In this case, the petitioner is Petra A. Mac Fadden, and the respondent is Peter R. Martini.
The petitioner would like a modification to an original divorce judgment. The original judgment required that $100 in child support was paid every month by the respondent to support the couple’s daughter up until her eighteenth birthday.
One option for the petitioner was to have the court modify the original judgment because the circumstances in place at the time of the initial ruling had changed. Instead, a foreign child-support order was filed under the terms of Domestic Relations Law.
A New York Custody Lawyer said the petitioner can request that the respondent be subjected to New York Law in so far as that may require modification to the ruling made in Colorado. The respondent lives in California and acknowledges that he is the father of the child in question; however, he did attempt to defend himself against the petitioner’s request that his child support payments be increased to $300 each month, and the requirements that the payments last until the child turns 21 instead of 18.
Currently, the Colorado court has issued a statement requiring that $3500 in back-owed child support be paid to the petitioner.
The petitioner then requested that the payments continue from the 18th until the 21st birthday of the couple’s daughter. She also requests that the respondent be required to pay select medical bills and the counsel fees brought up by the case.
Examination and Rulings
Under New York Law, the petitioner is correct in assuming that the respondent is responsible for child support payments until their daughter becomes 21. The fact that they are divorced does not limit his financial responsibility under this law. However, the issue is whether or not the New York Law applies in the event that the terms of child support were already set in a Colorado court.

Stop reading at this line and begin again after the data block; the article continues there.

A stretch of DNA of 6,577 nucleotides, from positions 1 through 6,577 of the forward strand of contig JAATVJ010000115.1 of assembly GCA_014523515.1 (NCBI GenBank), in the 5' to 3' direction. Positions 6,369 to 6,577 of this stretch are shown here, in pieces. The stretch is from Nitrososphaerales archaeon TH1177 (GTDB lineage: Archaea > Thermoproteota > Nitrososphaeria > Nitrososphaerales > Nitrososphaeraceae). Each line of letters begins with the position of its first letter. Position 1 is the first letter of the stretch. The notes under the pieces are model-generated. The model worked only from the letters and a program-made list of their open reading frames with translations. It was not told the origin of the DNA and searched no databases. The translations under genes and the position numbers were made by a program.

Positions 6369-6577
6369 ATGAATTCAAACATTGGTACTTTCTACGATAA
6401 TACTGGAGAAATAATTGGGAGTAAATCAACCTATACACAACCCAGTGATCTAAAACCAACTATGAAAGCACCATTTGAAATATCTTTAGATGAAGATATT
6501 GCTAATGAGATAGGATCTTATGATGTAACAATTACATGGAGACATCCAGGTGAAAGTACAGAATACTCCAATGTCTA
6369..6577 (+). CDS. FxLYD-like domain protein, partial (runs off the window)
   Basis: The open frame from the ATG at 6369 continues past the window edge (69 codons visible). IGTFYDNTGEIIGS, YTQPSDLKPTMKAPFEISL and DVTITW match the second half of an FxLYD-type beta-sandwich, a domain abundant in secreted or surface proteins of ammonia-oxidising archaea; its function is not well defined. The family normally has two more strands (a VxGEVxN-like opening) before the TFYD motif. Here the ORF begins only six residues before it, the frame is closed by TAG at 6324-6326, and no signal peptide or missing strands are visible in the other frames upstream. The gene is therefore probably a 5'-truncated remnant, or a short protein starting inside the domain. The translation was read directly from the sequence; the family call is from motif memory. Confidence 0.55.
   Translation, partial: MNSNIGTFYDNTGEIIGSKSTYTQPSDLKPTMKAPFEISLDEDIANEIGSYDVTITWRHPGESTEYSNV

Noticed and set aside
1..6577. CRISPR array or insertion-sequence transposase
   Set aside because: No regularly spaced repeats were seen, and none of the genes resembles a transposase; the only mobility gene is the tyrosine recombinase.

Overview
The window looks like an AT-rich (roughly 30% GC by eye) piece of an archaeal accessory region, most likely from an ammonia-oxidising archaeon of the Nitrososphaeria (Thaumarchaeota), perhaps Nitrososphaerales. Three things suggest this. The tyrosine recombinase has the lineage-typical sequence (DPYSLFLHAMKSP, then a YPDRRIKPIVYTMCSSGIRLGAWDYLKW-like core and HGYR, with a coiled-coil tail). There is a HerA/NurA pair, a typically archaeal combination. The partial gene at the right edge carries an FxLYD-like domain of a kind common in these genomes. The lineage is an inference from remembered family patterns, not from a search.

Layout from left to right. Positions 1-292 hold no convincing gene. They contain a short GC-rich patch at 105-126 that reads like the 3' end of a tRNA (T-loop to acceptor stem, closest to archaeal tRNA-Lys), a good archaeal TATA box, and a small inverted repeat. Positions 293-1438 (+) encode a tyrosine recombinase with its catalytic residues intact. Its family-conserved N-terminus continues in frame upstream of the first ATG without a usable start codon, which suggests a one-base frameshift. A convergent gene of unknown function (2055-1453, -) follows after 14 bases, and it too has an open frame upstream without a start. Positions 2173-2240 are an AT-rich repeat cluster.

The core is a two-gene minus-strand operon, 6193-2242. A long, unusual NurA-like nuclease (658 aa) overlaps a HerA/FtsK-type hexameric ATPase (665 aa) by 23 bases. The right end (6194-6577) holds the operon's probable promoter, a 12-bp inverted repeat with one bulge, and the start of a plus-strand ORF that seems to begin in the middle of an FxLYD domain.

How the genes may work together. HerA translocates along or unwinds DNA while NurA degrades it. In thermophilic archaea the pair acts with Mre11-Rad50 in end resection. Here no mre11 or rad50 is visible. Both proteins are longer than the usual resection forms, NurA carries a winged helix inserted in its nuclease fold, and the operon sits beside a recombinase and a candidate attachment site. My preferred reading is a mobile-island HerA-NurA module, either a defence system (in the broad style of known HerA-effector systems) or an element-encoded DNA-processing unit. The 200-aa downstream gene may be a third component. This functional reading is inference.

Jurisdiction over the respondent must be established before proceedings can conclude. A Queens Family Lawyer said the petitioner claims that simply by filing his response with the court that the respondent has placed himself under the jurisdiction of the New York Court, and that any finding would be enforceable in California where he resides. The court however, feels that this response alone is not enough to grant jurisdiction.
The court does have the authority to enforce an existing order laid down by another court. However, modification of that order based upon New York Law does not seem to be provided for in the law. A basic law principle states that information which is excluded from a law is done so intentionally. Therefore, it must be concluded that the exclusion of language which would enable such a modification was done so intentionally and must be respected. Without a change of the circumstances of the case, trying to change the order based solely on the laws of another state would actually be a constitutional violation.
It is also important to note that any change to the amount of child support required would not only require an assessment of the father’s financial circumstances, but also of the other mothers. A Nassau County Family Lawyer said the Equitable Distribution Law requires that the financial situation of both parents be considered when determining financial responsibility for the various expenses related to the raising of children.
The motion for increased child support was denied.
The petitioner also moved to collect counsel fees from the respondent. Two problems exist with this request. First, there was no affidavit submitted which detailed the expenses incurred to her. This makes it impossible to accurately assess her costs. Because the petitioner also did not submit adequate information detailing her own financial situation, it is impossible also to determine her financial need which could affect whether or not the respondent is required to pay for her counsel.
Based on this lack of information, the second motion is also denied.
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